Novel protein complex plays a significant role in RNA protection

Two proteins help in protecting and stabilizing RNA as it travels through the cell carrying muscle-forming code. Studying this RNA-stabilizing complex further may have ramifications for muscle recovery and disease treatment.

Novel protein complex plays a significant role in RNA protection
A protein complex that is crucial for messenger RNA stability during muscle-fiber formation has been identified by KAUST bioscientists. Image Credit: © 2023 KAUST; Anastasia Serin.

The fragile molecule, RNA, serves as a go-between, transporting genetic code duplicated from DNA into protein-making factories in the cell, where the code is translated to form the various tiny components that make humans who they are.

But RNA is no longer merely seen as a passive intermediate conduit. It acts as a regulatory checkpoint, essential to the normal function of all biological processes.”

Brenda Janice Sánchez, Biochemist, Smart-Health Initiative, King Abdullah University of Science and Technology

This implies that different aspects of the cellular machinery must collaborate to keep these messenger RNAs moving and, eventually, to guarantee their translation into protein at their final destination. Protein synthesis will be severely impacted if any part of this process is disrupted, leading to abnormal cell behavior or even death.

Janice Sánchez and co-workers from KAUST and McGill University in Canada have discovered a protein complex that is essential for messenger RNA stability during muscle fiber formation. Human antigen R (HuR) and Y-Box binding protein 1 (YB1) comprise the complex.

The exact roles of each protein in this stabilization process are still unknown. However, more research into the specifics of how it all performs could help researchers influence the amount and types of proteins made in muscle and other tissues at any given time.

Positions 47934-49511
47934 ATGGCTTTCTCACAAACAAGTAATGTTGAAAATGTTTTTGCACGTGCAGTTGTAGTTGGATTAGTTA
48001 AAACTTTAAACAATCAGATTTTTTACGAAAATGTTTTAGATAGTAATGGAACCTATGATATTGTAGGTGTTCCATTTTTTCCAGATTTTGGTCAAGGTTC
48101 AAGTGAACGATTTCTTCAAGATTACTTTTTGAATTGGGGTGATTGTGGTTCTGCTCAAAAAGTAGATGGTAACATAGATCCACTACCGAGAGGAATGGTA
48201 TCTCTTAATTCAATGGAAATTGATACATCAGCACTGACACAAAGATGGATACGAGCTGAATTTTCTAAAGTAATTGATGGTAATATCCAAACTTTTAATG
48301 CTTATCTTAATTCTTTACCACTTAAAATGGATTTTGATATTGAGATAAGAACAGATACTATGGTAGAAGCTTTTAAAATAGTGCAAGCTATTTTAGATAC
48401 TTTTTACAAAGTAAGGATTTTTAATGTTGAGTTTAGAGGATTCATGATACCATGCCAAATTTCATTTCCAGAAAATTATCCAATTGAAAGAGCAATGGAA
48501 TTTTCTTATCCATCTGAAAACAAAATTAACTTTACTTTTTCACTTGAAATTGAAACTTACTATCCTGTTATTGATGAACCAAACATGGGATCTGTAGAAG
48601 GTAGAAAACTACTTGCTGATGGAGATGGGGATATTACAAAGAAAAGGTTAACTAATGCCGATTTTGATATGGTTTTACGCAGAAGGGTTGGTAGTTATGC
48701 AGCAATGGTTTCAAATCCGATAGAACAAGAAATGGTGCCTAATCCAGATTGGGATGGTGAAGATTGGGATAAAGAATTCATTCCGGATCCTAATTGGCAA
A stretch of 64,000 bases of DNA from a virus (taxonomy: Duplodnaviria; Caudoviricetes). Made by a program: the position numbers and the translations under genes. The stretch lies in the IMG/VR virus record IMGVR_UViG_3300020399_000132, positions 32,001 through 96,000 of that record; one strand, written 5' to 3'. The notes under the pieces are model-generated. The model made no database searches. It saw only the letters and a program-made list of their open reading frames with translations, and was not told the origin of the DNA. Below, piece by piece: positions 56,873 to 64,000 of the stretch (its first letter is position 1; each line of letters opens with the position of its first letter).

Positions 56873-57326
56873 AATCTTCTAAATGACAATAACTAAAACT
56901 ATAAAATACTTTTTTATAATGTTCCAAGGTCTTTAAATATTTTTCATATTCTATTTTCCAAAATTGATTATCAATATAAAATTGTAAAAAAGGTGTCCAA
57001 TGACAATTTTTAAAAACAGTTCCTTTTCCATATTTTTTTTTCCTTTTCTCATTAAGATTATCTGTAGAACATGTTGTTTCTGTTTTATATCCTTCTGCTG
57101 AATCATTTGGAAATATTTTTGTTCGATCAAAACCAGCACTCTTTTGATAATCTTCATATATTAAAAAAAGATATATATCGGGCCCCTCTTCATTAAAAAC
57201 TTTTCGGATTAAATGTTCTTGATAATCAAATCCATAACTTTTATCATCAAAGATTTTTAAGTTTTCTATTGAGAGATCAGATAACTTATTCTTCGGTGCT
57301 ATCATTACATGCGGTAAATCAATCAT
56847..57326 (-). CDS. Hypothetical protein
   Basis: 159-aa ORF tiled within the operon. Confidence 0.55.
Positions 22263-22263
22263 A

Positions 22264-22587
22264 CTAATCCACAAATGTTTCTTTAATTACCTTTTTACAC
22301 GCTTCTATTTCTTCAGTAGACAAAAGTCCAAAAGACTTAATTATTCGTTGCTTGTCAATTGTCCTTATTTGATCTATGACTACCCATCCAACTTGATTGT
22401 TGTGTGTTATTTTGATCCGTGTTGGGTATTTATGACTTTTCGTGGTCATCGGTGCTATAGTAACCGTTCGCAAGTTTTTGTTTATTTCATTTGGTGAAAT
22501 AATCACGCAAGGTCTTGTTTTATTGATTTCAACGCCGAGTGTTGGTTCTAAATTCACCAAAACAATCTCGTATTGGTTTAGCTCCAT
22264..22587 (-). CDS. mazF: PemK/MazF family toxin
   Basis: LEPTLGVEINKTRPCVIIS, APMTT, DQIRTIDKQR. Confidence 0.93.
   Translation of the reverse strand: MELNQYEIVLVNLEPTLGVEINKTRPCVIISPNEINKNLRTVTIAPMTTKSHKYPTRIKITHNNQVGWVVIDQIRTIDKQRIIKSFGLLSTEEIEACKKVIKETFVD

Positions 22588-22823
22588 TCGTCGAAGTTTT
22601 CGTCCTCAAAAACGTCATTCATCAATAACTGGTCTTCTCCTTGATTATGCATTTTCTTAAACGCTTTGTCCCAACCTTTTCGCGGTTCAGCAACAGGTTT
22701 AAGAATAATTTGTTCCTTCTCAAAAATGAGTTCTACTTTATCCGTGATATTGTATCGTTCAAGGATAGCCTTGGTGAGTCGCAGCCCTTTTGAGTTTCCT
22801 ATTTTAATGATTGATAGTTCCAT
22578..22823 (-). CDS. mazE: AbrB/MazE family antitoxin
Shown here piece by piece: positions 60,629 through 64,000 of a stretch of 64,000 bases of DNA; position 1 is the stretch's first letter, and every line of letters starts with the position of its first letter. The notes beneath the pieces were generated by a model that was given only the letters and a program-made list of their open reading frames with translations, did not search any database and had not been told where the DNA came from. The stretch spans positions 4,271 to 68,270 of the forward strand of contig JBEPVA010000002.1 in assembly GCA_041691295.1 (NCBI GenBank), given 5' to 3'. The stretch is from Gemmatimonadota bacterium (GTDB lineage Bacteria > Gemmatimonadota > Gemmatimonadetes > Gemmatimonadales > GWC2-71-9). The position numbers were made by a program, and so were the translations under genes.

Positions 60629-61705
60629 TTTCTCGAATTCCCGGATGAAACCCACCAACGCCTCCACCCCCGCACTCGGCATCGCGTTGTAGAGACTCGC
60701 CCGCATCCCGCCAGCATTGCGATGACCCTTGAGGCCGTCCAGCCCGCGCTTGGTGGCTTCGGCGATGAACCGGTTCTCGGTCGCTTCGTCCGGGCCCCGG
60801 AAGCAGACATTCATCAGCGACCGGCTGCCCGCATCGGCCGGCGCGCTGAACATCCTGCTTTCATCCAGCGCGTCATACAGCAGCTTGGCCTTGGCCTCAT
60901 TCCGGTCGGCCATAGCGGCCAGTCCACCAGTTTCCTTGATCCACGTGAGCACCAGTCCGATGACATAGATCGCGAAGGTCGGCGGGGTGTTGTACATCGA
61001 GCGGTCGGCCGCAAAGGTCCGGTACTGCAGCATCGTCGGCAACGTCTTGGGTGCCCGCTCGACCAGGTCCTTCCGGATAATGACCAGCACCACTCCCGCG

What if we could promote HuR association to YB1 during muscle recovery therapy? Could this lead to more or better muscle fibers? Learning how to control RNA turnover during muscle-fiber formation could have immense repercussions in the development of novel therapeutics that prevent muscle-related pathologies.”

Brenda Janice Sánchez, Biochemist, Smart-Health Initiative, King Abdullah University of Science and Technology

Researchers already noticed that HuR is involved in the stabilization of messenger RNAs with unique nitrogenous base sequences in their untranslated regions, known as AU-rich elements.

HuR, on the other hand, has multiple and sometimes contradictory functions, as it can encourage messenger RNA decay. Janice Sanchez and the group were directed by KAUST bioscientist Imed-Eddine Gallouzi to discover the protein network that might be involved in ensuring HuR’s ability to stabilize messenger RNA, particularly during muscle-fiber formation.

Researchers accomplished this by isolating HuR from precursor mouse muscle cells (called myoblasts) and then identifying the proteins attached to it using mass spectrometry. YB1 was chosen because it is also involved in messenger RNA stabilization and binding.

The researchers then turned off the gene that codes for YB1 in myoblasts, which greatly reduced their ability to mature into muscle cells. In addition, when genes in normal myoblasts were targeted to produce more HuR, muscle fiber formation was increased.

This did not occur in myoblasts that had the YB1 protein turned off. Further research revealed that HuR and YB1 form a complex that adheres to the AU-rich element in messenger RNAs to stabilize them during muscle fiber formation.

Establishing the network of RNA-binding proteins that interact with HuR, as well as dissecting the mechanism through which these complexes are involved in vital processes such as muscle-fiber formation will be paramount in our understanding of the central dogma of molecular biology, from when code is transcribed on to RNA from DNA, to when it is translated into proteins. Our study shows that the affinity of HuR for its RNA target is directly influenced by the RNA-binding protein it associates with.”

Imed-Eddine Gallouzi, Bioscientist, King Abdullah University of Science and Technology

RNA: Don't kill the messenger

Learn how KAUST bioscientists are revealing previously unknown details about RNA. Video Credit: © 2023 KAUST; Anastasia Serin.

Source:
Journal reference:

Sánchez, B. J., et al. (2023) The formation of HuR/YB1 complex is required for the stabilization of target mRNA to promote myogenesis. Nucleic Acids Research. doi.org/10.1093/nar/gkac1245.

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